Over a year after a possible listening device was found in the Graham Center’s Serenity Room, the Muslim Student Association is still waiting for someone to claim the bug students say was discovered burrowed in the carpet under a prayer mat in February 2013.
“We have waited for over a year to get an answer from the investigation, and we haven’t received any solid explanation of this incident,” said Rayid Sakib, a junior engineering major. “We decided to bring it out and also we felt the students who use the room deserve to know about this.”
The MSA released a statement on its Facebook page on March 11 in response to an article published by Miami New Times, which coupled the investigation with an incident in New York where NYPD is said to have spied on MSA chapters in the area.
“For reasons unknown, the placement of such a device evidently accounts for a form of espionage intended to take place in the room,” the statement reads. “However, we find it necessary to establish that these assumptions behind this finding will only lead to closed ends.”
Sakib said the association retained counsel from the Council on American-Islamic Relations and is waiting for an organization to claim it.
Neither the University Police Department nor Miami Police Department have claimed the device as one they were using for an investigation.
President Mark B. Rosenberg and the University Police Department were unavailable for comment, but a University spokeswoman sent Student Media a statement.
“The device was not related to any investigation that FIU Police is conducting or assisting in,” the statement reads. “As of this time, FIU Police have been unable to determine the origin of the device or confirm if any outside law enforcement agency was conducting an investigation.”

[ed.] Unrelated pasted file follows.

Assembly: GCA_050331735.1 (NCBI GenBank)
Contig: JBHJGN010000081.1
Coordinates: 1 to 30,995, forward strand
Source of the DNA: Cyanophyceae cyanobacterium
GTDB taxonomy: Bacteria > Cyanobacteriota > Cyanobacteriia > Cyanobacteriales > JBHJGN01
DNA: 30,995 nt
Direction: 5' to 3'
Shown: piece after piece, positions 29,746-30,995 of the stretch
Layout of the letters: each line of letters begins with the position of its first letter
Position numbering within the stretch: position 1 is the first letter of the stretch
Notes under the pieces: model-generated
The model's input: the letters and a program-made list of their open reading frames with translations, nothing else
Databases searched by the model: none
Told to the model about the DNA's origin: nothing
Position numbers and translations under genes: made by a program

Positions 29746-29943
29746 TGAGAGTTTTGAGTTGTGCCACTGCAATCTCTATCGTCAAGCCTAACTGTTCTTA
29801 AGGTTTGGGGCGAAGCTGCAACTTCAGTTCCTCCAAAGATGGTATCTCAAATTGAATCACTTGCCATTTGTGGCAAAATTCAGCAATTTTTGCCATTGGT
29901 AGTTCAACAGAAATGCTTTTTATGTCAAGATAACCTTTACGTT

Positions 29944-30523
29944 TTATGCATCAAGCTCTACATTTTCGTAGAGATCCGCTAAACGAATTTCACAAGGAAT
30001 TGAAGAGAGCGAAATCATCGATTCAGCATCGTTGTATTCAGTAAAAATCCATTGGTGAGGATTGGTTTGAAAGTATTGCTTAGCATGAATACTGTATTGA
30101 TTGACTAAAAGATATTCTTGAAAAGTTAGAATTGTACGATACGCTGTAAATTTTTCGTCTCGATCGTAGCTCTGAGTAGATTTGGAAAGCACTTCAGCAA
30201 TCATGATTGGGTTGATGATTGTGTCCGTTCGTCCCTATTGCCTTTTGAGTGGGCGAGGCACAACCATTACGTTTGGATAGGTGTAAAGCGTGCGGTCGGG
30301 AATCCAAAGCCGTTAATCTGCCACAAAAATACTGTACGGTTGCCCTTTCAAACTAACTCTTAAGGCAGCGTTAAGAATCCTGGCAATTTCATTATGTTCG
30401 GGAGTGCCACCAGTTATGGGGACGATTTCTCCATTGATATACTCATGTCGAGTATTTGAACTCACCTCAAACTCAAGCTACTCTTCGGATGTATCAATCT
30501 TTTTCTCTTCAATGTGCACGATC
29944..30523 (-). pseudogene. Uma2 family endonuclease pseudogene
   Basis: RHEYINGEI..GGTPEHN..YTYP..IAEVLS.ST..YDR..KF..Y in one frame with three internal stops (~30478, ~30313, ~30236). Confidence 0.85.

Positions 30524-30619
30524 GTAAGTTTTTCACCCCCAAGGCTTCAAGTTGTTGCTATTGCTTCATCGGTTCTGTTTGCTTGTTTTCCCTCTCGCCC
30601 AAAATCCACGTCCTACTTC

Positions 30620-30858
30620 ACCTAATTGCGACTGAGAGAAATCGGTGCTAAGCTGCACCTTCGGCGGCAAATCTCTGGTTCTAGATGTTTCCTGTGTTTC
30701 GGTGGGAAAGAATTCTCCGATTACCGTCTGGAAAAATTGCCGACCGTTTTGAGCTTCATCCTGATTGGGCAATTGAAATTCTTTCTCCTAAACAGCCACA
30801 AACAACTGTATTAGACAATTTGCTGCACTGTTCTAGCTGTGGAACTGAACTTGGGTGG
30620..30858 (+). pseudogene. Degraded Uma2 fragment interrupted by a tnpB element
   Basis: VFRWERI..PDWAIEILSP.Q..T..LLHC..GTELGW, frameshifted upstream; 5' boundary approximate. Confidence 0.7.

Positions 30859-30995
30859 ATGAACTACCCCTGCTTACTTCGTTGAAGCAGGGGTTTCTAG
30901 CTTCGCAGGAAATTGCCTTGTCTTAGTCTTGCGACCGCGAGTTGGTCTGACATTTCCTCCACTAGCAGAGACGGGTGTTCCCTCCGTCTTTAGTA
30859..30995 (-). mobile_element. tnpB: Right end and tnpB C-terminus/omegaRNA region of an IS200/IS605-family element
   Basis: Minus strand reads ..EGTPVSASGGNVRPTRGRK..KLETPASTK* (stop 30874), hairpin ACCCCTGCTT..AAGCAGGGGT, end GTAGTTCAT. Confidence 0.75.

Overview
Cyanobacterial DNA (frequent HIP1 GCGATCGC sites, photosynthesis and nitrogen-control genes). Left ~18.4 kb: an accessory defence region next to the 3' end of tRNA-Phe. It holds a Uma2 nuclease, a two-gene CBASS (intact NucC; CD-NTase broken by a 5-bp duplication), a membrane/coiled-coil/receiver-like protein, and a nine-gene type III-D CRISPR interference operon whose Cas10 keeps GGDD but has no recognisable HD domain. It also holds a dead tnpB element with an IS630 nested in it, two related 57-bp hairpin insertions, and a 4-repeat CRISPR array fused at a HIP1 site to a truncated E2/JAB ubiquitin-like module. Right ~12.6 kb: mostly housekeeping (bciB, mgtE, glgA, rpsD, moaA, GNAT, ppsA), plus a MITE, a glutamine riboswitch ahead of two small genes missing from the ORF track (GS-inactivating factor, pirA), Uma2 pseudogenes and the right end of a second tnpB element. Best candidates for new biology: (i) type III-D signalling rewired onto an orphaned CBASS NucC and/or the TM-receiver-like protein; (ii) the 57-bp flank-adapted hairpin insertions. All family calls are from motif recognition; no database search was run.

According to the spokeswoman, UPD contacted local and federal law enforcement agencies in an effort to obtain information, but no more information is available at this time.
Students continue to use the Serenity Room.
“It’s not about feeling safe, it’s about feeling violated,” Sakib said. “There are cameras everywhere. At what point can we have some privacy? What were they trying to achieve with the bug?”
According to the MSA, the bug had a wire when it was found but FIU officials said it did not. “It just doesn’t add up,” Sakib said.
The association’s statement further read:
“Although our organization does not intend to make conclusions upon this shocking discovery and regardless of the ones behind it, we feel it is significant for our rights to be protected on this campus.”
Sakib said this is an issue of First Amendment rights for not only Muslim students, but anyone who uses the prayer space.